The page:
Older Internet users embracing the online worldAge UK encouraging others to get online

21 September 2011

Older Internet users

Older people are increasingly surfing the web for information

Age UK is highlighting recent data from the Office for National Statistics (ONS) showing that many older people are very comfortable using technology like the Internet.

Older people (65 and over) are challenging youngsters when it comes to using technology, with four out of five (78%) older Internet users surfing the web to find out about goods and services.

The data - revealed during Age UK’s 'itea and biscuits week' (19-25 September) - shows a higher proportion of older Internet users (63%) compared to any other age group choose to download computer software such as video games, rather than relying on postal delivery.

In addition, over a third (34%) have downloaded music and films, just shy of people aged 16-24 (42%).

Digital divide persists

While many older Internet users are taking advantage of the array of benefits that the web has to offer, the gap between those older people who are offline and those who are online is growing. 

Age UK is running 'itea and biscuits week' to give people in later life the chance to use technology like the Internet and digital cameras, often for the first time. 

The Charity is aiming to help some of the 5.7 million plus people aged 65 and over who have never been online to start using technology. As well as encouraging people to attend training classes the Charity is calling on anyone who knows how to use technology to become a Digital Champion and help share their knowledge with an older person in their life.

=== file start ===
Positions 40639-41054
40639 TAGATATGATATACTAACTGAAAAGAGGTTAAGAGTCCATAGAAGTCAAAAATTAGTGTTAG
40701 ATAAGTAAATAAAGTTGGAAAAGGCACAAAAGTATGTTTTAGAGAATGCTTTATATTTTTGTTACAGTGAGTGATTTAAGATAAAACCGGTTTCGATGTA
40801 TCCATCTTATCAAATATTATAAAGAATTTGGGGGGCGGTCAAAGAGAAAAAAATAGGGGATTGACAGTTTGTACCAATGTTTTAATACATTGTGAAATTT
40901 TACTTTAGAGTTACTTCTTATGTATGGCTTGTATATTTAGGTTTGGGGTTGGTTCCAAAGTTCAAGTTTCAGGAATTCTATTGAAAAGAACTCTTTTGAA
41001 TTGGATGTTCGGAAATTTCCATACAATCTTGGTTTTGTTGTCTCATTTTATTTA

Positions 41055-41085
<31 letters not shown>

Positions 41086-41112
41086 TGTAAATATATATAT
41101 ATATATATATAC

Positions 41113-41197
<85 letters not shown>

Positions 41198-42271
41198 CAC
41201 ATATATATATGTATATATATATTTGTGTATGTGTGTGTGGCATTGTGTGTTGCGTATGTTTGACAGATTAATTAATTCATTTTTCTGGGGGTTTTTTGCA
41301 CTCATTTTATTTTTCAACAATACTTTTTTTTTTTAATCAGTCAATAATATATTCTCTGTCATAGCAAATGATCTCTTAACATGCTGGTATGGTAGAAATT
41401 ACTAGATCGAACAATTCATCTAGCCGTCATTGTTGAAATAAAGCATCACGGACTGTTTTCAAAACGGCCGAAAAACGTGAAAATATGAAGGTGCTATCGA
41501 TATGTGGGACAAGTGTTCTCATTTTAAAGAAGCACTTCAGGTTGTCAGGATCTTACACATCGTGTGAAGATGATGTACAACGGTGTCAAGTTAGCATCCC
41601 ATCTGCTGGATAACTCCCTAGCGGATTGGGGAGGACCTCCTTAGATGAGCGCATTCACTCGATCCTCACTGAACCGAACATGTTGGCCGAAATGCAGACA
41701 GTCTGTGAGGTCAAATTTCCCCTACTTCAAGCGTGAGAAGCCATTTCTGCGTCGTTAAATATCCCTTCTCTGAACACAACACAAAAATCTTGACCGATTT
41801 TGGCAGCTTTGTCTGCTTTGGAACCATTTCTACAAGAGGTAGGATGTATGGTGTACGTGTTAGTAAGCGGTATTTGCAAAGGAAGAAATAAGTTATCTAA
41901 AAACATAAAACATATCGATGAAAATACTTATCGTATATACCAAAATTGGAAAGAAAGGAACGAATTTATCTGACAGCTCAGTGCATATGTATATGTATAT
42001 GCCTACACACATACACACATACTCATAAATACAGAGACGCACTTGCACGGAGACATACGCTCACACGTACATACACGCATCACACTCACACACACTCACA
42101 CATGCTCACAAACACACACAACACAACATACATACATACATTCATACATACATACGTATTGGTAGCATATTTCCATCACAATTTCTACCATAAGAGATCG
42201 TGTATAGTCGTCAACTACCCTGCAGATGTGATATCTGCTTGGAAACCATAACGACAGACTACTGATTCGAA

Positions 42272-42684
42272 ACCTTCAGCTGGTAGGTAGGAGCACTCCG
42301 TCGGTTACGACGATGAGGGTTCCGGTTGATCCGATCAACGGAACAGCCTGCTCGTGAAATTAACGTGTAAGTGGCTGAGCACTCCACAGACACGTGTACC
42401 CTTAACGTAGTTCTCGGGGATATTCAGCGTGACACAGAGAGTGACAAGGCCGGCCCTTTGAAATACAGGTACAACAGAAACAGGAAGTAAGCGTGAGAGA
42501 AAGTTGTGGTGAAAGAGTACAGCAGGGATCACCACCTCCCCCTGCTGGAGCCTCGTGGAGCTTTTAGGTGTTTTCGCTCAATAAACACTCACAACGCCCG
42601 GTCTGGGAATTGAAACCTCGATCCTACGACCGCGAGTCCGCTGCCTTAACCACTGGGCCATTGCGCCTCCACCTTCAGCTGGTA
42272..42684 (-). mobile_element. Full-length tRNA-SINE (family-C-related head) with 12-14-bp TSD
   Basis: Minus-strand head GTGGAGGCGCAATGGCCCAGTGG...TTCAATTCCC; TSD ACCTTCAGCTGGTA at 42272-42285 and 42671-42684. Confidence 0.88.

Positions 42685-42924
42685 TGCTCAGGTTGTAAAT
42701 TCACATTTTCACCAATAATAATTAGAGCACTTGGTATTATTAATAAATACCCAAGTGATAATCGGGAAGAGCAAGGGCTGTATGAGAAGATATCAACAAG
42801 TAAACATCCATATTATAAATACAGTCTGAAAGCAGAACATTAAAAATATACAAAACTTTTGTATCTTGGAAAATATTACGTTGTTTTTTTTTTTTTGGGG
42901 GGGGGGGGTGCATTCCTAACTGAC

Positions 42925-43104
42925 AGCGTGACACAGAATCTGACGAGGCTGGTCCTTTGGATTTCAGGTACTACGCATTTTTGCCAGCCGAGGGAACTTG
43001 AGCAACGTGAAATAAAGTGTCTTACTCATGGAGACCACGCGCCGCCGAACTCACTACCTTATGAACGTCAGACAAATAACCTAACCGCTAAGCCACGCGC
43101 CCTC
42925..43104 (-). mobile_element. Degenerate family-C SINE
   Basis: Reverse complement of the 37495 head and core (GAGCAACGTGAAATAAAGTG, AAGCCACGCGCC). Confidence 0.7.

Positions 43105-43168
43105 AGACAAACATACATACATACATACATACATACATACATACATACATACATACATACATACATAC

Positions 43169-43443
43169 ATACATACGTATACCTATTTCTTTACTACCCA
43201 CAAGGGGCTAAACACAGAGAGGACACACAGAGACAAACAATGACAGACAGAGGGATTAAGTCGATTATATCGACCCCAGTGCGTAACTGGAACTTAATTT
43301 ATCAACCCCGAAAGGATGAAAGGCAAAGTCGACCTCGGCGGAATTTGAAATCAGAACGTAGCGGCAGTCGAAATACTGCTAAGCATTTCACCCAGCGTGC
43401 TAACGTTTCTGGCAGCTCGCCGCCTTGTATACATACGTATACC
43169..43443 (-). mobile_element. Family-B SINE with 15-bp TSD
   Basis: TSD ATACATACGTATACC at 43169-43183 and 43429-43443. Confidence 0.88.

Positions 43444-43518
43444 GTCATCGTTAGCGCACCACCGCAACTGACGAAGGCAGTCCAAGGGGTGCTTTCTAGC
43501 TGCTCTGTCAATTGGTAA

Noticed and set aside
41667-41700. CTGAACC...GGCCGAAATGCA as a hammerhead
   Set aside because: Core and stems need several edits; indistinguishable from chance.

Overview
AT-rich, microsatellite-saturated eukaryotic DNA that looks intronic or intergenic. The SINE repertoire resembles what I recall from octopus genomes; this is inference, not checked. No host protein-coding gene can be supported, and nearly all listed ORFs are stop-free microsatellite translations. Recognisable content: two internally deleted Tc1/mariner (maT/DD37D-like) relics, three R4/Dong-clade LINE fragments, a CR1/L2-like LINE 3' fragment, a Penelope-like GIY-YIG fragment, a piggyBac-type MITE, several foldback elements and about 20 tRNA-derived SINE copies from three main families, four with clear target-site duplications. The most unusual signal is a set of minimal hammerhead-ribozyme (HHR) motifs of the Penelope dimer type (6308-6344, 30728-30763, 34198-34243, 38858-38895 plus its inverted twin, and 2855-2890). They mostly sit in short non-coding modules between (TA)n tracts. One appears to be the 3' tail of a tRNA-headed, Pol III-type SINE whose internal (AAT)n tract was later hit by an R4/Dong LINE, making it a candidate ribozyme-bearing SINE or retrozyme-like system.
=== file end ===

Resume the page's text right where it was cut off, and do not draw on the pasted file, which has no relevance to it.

This comes as recent stats from Ofcom show that over half of older people prefer to learn about digital technology from friends and family

Advantages of being online

Helena Herklots, services director at Age UK, said: 'We know that when people are online they are extremely active, in fact research shows that older people who are online spend more time surfing the web than other generations. 

'Therefore if you know how to use a computer, mobile phone or digital camera, why not teach an older person you know? It could make a huge difference to their life.'

Paul Davies, money expert at Which?, added: 'Many older people are happy to bank online today and there are advantages to be had in the form of market-beating savings rates. Day-to-day banking via the Internet also appeals to a large number of surfers and certainly delivers in terms of ease and convenience.' 

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